3. Elections are coming up next year. While stocks tend to underperform in election years, we think there is reason that this year could be different. The Trump administration will be running on its economic accomplishments, and so we will hear, ad nauseam, about how the strong the current economy is. On the Democratic side, we are likely to hear at least some support for Modern Monetary Theory, which is a (baseless) school of thought that advocates for vastly increased public spending (on things like Medicare-for-All , a Green New Deal, and free college) to support economic growth with few meaningful consequences. At the very least Democrats are likely to advocate for increased investment spending designed to reduce economic inequality. It seems to me that commentary like this, from both sides, could help keep the animal spirits alive through the elections.
  4. A final factor that comes to mind is the Twitter factor. Never before has a president had the capability to speak directly to the people as frequently and comprehensively as President Trump does today. If there is one thing that is fairly easy to predict, it is that the President’s Twitter followers are going to hear about any and all good economic news that crosses the wires. It is also true that investors have come to anticipate tweets offering market support during times of downside volatility. This is no small factor. I’ve spoken to many professional investors and traders who have become increasingly gun-shy about placing trades, at times, for fear of the next inevitable tweet. It is also true that algorithmic traders make trading decisions based on a single word within a tweet. This is a new era, and it is no longer enough to be right. You have to be right and be able to anticipate how tweets and other noise could affect investment outcomes.
Whether or not these levers of support, or puts, are a good thing for the intermediate- to long-term health of the markets and economy is a completely different question altogether. We tend to think that the less interference in the markets, the better. When investors become emboldened by factors other than economic and corporate earnings strength, it usually doesn’t end well. Our consistent views have been the following: 1) eight years of artificially low interest rates have compounded the problem of too much debt, pulled forward demand, created frothy asset prices, and exacerbated the problem of economic inequality; 2) the positive benefits of the tax cuts and government spending increases will likely be fleeting as they don’t address the long-term problem of weak labor productivity while also causing a surge in deficits and exacerbating the problem of economic inequality; 3) greater restrictions on immigration will exacerbate the problems created by a wave of baby-boomer retirements; and 4) efforts to change China’s unfair trade practices are worthwhile, but tariffs are unproductive and high trade deficits are normally a sign of economic vitality.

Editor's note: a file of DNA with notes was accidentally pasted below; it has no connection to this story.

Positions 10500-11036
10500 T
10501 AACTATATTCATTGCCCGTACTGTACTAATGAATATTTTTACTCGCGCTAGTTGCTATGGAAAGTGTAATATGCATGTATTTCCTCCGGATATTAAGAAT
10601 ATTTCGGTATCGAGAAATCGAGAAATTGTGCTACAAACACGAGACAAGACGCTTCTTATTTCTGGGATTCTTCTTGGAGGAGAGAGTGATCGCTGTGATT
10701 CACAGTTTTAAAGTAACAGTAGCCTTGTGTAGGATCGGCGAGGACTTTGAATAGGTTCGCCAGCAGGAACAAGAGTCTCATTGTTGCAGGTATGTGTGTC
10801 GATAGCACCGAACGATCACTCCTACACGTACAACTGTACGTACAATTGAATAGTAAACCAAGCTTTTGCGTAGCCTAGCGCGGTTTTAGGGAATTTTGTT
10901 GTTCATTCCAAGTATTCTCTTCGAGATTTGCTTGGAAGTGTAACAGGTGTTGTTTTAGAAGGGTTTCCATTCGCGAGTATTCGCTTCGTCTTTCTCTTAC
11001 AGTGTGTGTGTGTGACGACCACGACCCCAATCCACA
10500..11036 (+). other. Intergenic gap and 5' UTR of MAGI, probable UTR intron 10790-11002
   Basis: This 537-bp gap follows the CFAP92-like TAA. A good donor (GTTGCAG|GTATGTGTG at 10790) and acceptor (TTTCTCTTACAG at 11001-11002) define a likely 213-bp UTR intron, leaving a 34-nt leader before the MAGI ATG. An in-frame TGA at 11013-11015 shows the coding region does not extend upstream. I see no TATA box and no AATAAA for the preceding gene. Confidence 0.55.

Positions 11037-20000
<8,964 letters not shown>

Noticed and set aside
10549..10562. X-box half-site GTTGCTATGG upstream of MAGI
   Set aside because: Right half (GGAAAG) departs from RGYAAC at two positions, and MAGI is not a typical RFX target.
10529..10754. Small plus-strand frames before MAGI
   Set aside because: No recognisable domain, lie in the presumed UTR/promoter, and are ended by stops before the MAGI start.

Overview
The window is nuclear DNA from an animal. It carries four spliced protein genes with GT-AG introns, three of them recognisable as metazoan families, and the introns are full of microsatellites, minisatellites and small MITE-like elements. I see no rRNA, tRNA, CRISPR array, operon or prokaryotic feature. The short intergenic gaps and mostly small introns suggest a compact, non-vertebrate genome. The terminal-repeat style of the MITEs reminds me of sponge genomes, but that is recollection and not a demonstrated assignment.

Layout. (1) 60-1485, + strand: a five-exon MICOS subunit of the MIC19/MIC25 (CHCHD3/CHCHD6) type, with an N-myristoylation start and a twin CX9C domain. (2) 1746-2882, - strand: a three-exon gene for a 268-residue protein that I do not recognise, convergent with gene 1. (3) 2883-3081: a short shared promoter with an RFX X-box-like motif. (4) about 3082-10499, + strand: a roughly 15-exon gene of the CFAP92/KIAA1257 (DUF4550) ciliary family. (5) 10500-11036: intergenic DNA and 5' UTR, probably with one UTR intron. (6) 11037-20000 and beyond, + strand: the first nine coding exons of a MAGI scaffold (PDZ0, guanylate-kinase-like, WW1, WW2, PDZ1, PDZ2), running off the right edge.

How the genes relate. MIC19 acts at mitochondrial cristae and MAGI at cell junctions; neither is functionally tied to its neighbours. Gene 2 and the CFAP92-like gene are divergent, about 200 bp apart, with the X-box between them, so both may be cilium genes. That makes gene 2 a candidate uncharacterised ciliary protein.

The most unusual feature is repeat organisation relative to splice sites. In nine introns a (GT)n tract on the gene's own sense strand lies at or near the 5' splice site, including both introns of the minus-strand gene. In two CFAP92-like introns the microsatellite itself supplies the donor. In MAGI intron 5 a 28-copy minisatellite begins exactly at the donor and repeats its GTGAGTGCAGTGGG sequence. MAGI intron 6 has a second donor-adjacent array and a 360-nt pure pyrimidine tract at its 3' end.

I will end with a quote from Martin Barnes, who was a guest on this week’s FarrCast. Please check it out! FarrCast
“The core problem is that monetary policy is ill-equipped to deal with the forces that have held back economic growth. A combination of demographics, high debt and slower productivity growth have limited the U.S. economy’s potential. Thus, I have a lot of sympathy for Larry Summer’s secular stagnation thesis. Yes, that implies that the real equilibrium interest rate is very low and, therefore, that monetary policy needs to be accommodative. But it also implies that force-feeding the system with easy money is more likely to lead to asset bubbles and financial distortions than to increased consumer price inflation.”

– Martin Barnes, BCA Research